TrackID – this app ‘listens’ to music & identifies the track for you!
Jul 30, 2012 7:39 AM –
TrackID is a music identification service from none other than Sony. While there are quite a few similar apps already in the Google Play Store such as Shazam and SoundHound, plus Google’s new Jelly Bean service Google Ear. However, it’s arguably still worth checking out the offering from Sony seeing as they invented the Walkman!
Tested on: HTC One X
Pros & Cons:
- Can listen to music playing and identify the song!
- Fast and responsive!
- Nice user interface!
- Nice selection of artist info!
- Creates history!
- Not much choice of stores to buy from once identified.
A genuine 21st century problem we sometimes find ourselves facing is where we hear a music track we like, but we don’t know what it is or who it’s by. We are living in a time where we are surrounded by new media content all the time, inundated with videos, smothered by memes, drowning in blogs and beset with music ALL THE TIME! Whether it be on a new TV advert, featured on a trailer for a new movie, a snippet of sound you hear on the radio or even a mid-movie montage track that you happen to find catchy, we often can’t identify what we are hearing. Hence the introduction over the past year or so of apps that ‘listen’ for us and determine the name of the tracks on our behalf.
The last time this occurred for me was when watching a Sci-Fi TV series here in the UK called The Misfits (bit like a British comedy drama version of Heroes). The title track is one that grows on you the more episodes you watch so I was keen to find out what it was. I was, on this occasion, able to use the TrackID app by tapping on the big button in the middle of the screen and it correctly identified it as Echoes by The Rapture. Cool! From this app page I can then read up on artist info, buy the track (seemingly only from 7Digital however), share it with someone or search YouTube for the full version. It’s handy, useful, easy and convenient.
I really like the way it stores all the tracks you’ve searched for- something which Google Ears currently doesn’t. That way, if you have a day of hearing and identifying a few different musical tracks, they are all stored in the app. You can then download, review, share or search from your history. The app also features a ‘Chart’ tab which shows you the top ten songs in your region. You can also view other regions too by changing location in the settings.
TrackID is powered by Gracenote, so it has a comprehensive list of music to draw upon. It obviously isn’t as good on live tracks but I found the app very responsive and got 8/10 of the tracks I played it, which isn’t a bad return. Android users who sport a Sony device might already have this on their phone, so one of them might have to tell me if there are any differences between this and their native version! I know most people use either SoundHound, Shazam or the new Google Ears service, but if you have a modicum of admiration for the company which launched personal music systems worldwide back in the day, you might want to check out TrackID.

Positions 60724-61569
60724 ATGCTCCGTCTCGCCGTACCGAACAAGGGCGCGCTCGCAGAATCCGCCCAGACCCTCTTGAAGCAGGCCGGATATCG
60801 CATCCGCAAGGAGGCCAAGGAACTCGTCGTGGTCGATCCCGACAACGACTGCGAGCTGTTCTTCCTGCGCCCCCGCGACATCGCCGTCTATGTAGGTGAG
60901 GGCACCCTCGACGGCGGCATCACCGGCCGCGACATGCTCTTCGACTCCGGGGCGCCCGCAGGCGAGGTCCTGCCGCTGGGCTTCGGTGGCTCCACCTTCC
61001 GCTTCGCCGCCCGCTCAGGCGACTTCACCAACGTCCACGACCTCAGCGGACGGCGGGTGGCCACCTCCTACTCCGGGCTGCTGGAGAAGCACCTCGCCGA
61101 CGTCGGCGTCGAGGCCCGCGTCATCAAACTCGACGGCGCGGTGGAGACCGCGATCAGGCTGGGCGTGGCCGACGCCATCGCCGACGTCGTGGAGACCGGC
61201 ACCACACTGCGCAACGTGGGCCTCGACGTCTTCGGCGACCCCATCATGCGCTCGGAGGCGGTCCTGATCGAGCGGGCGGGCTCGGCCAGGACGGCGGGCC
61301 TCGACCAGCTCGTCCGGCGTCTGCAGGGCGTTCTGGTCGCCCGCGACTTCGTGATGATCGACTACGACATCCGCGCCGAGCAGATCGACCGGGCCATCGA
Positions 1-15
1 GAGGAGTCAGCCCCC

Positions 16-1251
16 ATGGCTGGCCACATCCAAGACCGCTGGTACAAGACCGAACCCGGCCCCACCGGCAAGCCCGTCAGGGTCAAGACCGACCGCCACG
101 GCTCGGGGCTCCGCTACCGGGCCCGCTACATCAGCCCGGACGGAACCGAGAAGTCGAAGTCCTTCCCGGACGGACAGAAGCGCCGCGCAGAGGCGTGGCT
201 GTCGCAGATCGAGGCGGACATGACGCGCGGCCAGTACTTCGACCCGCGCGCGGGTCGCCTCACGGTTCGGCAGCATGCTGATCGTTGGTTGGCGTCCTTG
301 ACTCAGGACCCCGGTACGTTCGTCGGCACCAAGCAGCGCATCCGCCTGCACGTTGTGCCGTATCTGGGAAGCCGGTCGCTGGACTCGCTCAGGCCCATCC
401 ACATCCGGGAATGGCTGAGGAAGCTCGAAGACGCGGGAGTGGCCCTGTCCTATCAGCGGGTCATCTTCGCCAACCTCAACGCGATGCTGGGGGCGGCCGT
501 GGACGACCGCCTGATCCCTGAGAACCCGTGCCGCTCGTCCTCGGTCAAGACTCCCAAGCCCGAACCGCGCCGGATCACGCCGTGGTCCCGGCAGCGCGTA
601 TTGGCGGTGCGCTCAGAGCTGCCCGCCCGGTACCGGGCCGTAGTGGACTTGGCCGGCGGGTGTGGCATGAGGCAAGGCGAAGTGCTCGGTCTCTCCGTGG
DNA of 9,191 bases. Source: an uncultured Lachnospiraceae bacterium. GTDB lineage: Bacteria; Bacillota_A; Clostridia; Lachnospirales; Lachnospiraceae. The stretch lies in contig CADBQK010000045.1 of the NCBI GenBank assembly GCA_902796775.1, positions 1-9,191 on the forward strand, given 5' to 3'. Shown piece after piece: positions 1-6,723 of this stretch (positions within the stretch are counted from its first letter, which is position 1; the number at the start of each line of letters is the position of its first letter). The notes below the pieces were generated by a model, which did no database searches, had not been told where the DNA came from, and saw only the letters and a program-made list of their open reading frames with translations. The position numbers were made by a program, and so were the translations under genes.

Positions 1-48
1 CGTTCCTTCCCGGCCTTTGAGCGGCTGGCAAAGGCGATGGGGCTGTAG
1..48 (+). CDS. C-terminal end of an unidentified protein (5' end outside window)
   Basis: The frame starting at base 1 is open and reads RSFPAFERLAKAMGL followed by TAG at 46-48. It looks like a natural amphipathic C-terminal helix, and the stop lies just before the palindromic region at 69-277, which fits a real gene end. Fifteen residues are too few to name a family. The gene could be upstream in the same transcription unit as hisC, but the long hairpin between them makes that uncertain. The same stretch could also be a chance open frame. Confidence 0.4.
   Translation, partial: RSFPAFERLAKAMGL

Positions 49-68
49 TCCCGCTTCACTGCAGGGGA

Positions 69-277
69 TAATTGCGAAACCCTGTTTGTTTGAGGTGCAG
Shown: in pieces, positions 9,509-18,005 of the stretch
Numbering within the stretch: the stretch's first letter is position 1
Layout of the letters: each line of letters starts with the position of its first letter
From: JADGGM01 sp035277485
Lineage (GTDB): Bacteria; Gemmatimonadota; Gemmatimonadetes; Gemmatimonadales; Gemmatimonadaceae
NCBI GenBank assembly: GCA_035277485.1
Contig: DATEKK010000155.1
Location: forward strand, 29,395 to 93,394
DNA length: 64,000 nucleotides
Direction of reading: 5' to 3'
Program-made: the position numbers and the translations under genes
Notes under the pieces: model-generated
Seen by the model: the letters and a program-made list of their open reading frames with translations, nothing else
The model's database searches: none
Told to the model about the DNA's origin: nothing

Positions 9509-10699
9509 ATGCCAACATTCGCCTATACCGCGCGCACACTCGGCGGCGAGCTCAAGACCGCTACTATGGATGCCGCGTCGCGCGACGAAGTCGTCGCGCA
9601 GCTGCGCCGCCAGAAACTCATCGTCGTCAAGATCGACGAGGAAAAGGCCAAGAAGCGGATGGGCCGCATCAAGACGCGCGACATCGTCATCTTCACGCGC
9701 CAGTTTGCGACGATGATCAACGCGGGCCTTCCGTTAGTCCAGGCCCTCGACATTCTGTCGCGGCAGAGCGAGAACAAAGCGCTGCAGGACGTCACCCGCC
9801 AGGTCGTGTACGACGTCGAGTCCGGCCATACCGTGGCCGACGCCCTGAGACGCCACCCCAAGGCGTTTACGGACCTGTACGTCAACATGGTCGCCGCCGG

TrackID – Listening
TrackID – Record
TrackID – It does fail occasionally
TrackID – Identified track
TrackID – Artist info
TrackID – History
TrackID – Charts
TrackID – Select shop
It performs much like similar apps and is pretty accurate by all accounts. I really like the way it stores songs in its history for later viewing. The app comes with a neat little widget too, so you can access the service from your homescreen very conveniently. Of course you might prefer to pick up a few of the lyrics (if the track has them), dash to Google and find the name of the song that way, but this is far quicker and more fun.
Ease of Use:
Using the app requires you to tap the button and watch it as it listens to the music. It takes a snap shot of a few seconds and then does the identifying for you. The history and charts sections are simple to access by the tabs at the top of the screen. I did find that TrackID identified tracks very quickly, certainly compared to its Google Play Store competition, but it will obviously only be as good, in your opinion, as the last track it tries to find.
Personally I’m always hearing things on TV (mostly) that I like the sound of. From The Rapture track detailed above and the fantastic music from the old Nexus S advert (Allo Allo by Les Sans Culottes) to the music on the Nikon advert (Welcome Home by Radical Face) and even the music from the new Windows 8 advert (Too Close by Alex Clare)… I have to find a lot of music without the help of a DJ introducing each one. Therefore I use apps like this at least a few times every week. Obviously other users will have different levels of usage.
The UI is nicely designed and very slick (as you’d expect from a company like Sony) and is very easy to use.
Tags: Android App
, Android Apps
, AndroidTapp.com App Review
, Google Ear
, Mobile Music
, Music Detection
, Music Discovery App
, Music Indentification
Categorised in: Music
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